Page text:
The avoidance or aversion to bitter food (unconditioned stimulus – US), such as coffee, is the unconditioned response (UR), or our inherent behavior.

When repeatedly presented with the bitter food or beverage, we start noticing that it doesn’t generate a bad sensation from the gut after consumption, and so it isn’t toxic. Also, we experience other benefits, such as the stimulating effects of having coffee. If we find this effect rewarding, the brain updates our response. Therefore, the next time we have coffee, we do not find it aversive or avoid it. With experience, we even seek coffee because its stimulating effects outweigh the initial bitter taste. This preference for coffee is called a conditioned response (CR) and coffee is now a conditioned stimulus (CS) to us. This phenomenon of altering an initially aversive taste to a preferred taste is called conditioned taste preference (CTP).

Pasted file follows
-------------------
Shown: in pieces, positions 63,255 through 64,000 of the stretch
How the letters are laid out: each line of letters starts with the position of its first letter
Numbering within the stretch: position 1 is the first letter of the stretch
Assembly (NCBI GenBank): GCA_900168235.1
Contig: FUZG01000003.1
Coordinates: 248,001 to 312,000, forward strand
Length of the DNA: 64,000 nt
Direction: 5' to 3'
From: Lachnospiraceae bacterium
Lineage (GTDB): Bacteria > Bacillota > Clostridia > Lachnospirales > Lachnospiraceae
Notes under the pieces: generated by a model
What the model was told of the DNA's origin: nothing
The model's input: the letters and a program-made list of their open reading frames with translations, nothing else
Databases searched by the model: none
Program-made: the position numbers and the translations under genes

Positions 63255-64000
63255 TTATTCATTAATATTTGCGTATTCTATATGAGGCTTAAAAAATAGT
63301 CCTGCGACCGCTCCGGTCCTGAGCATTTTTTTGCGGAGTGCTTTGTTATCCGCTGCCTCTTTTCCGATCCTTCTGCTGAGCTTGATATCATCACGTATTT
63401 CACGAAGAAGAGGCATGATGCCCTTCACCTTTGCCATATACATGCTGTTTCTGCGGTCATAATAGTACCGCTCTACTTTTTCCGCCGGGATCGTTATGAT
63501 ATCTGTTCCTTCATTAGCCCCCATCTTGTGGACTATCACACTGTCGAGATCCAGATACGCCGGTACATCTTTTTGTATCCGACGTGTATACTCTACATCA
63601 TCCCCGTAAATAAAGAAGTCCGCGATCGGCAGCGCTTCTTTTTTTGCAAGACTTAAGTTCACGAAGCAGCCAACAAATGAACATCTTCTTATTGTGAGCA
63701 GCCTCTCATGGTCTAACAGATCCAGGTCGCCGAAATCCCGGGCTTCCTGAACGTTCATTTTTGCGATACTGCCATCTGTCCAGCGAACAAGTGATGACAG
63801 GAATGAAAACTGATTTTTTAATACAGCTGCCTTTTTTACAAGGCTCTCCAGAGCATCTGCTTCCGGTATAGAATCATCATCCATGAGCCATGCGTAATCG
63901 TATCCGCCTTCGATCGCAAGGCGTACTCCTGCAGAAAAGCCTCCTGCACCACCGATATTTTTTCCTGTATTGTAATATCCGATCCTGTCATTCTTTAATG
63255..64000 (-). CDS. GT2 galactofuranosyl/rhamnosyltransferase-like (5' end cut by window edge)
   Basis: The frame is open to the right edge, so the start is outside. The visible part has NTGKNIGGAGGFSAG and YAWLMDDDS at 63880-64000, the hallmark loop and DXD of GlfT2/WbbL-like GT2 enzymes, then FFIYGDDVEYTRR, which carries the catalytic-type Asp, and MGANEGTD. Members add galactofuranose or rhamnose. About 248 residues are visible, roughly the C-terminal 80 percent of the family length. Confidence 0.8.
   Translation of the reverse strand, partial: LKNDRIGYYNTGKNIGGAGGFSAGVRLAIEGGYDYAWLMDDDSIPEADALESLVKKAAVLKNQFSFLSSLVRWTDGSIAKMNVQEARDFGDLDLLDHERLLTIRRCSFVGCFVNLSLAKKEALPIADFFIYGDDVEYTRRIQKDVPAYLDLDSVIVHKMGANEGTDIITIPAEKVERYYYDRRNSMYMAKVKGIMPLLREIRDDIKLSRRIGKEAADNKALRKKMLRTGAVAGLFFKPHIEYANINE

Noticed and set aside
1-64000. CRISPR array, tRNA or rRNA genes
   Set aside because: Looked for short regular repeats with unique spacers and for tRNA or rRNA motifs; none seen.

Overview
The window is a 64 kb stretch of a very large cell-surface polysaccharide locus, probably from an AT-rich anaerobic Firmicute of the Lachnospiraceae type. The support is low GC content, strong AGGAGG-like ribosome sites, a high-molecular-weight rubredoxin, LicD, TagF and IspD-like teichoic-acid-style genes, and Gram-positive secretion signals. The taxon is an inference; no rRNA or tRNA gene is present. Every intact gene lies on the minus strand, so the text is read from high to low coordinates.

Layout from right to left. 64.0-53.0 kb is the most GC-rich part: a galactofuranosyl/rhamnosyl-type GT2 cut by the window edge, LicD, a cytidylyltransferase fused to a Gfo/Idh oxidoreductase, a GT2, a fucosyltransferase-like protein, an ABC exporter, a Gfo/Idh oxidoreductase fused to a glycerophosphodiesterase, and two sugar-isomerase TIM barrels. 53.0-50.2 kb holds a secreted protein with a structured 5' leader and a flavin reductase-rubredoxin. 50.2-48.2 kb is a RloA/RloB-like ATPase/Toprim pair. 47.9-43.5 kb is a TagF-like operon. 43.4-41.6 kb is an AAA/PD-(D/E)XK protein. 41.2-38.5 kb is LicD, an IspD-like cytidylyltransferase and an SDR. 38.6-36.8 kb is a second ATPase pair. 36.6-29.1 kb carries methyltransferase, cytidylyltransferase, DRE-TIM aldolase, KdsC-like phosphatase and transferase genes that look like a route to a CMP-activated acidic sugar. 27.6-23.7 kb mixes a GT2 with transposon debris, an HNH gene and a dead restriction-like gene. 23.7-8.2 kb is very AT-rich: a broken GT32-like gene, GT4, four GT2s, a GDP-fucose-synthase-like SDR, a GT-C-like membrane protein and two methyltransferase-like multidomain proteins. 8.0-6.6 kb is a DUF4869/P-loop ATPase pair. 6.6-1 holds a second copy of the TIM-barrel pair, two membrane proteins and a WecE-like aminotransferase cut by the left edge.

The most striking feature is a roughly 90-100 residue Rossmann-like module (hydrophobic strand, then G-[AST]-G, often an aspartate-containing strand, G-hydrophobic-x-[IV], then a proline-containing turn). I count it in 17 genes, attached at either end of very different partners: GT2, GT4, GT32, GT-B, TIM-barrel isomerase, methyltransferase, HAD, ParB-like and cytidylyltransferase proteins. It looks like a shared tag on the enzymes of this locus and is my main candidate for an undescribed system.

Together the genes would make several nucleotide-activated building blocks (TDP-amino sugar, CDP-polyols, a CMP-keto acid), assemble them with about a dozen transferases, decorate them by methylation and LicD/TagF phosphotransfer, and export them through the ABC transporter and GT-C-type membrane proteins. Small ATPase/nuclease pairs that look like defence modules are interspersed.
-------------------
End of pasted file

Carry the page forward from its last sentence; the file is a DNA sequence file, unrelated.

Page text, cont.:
It is important to note that the taste experienced by our mouth of these acquired flavors remains the same – i.e., coffee always tastes bitter to our mouth. The brain only updates its ‘hedonistic value’ or the pleasure generated by its consumption with repeated exposure.

Conditioned Taste Aversion (CTA)

Conditioned preference is a case of modification of our behavior where we start preferring a certain food/flavor with exposure. However, the “learning of taste” can cause us to avoid certain foods as well. This is quite common in cases where people hate food with which they had a bad experience. Imagine having oysters in a fancy dinner at a restaurant that caused a bad stomach infection. Next time you see oysters, you may even feel a surge of nausea.